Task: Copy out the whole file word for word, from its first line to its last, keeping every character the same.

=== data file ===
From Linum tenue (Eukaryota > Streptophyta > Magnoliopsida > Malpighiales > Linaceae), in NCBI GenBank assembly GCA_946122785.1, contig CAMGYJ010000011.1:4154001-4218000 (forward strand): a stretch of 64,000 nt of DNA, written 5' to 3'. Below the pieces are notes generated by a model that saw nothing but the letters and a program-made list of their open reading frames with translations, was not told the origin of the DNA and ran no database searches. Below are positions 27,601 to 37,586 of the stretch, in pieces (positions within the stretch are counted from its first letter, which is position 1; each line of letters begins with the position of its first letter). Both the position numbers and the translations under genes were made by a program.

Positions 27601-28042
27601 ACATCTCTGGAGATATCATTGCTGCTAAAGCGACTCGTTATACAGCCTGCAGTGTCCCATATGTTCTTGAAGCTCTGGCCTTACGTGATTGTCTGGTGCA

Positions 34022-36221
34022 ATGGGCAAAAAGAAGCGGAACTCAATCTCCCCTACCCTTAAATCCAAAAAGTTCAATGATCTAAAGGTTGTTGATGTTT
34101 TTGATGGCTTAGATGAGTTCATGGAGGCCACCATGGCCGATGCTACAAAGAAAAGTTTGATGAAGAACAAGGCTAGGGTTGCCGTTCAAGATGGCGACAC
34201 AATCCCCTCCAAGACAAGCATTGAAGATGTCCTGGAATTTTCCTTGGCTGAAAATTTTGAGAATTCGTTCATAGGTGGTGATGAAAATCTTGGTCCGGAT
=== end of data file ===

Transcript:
From Linum tenue (Eukaryota > Streptophyta > Magnoliopsida > Malpighiales > Linaceae), in NCBI GenBank assembly GCA_946122785.1, contig CAMGYJ010000011.1:4154001-4218000 (forward strand): a stretch of 64,000 nt of DNA, written 5' to 3'. Below the pieces are notes generated by a model that saw nothing but the letters and a program-made list of their open reading frames with translations, was not told the origin of the DNA and ran no database searches. Below are positions 27,601 to 37,586 of the stretch, in pieces (positions within the stretch are counted from its first letter, which is position 1; each line of letters begins with the position of its first letter). Both the position numbers and the translations under genes were made by a program.

Positions 27601-28042
27601 ACATCTCTGGAGATATCATTGCTGCTAAAGCGACTCGTTATACAGCCTGCAGTGTCCCATATGTTCTTGAAGCTCTGGCCTTACGTGATTGTCTGGTGCA

Positions 34022-36221
34022 ATGGGCAAAAAGAAGCGGAACTCAATCTCCCCTACCCTTAAATCCAAAAAGTTCAATGATCTAAAGGTTGTTGATGTTT
34101 TTGATGGCTTAGATGAGTTCATGGAGGCCACCATGGCCGATGCTACAAAGAAAAGTTTGATGAAGAACAAGGCTAGGGTTGCCGTTCAAGATGGCGACAC
34201 AATCCCCTCCAAGACAAGCATTGAAGATGTCCTGGAATTTTCCTTGGCTGAAAATTTTGAGAATTCGTTCATAGGTGGTGATGAAAATCTTGGTCCGGAT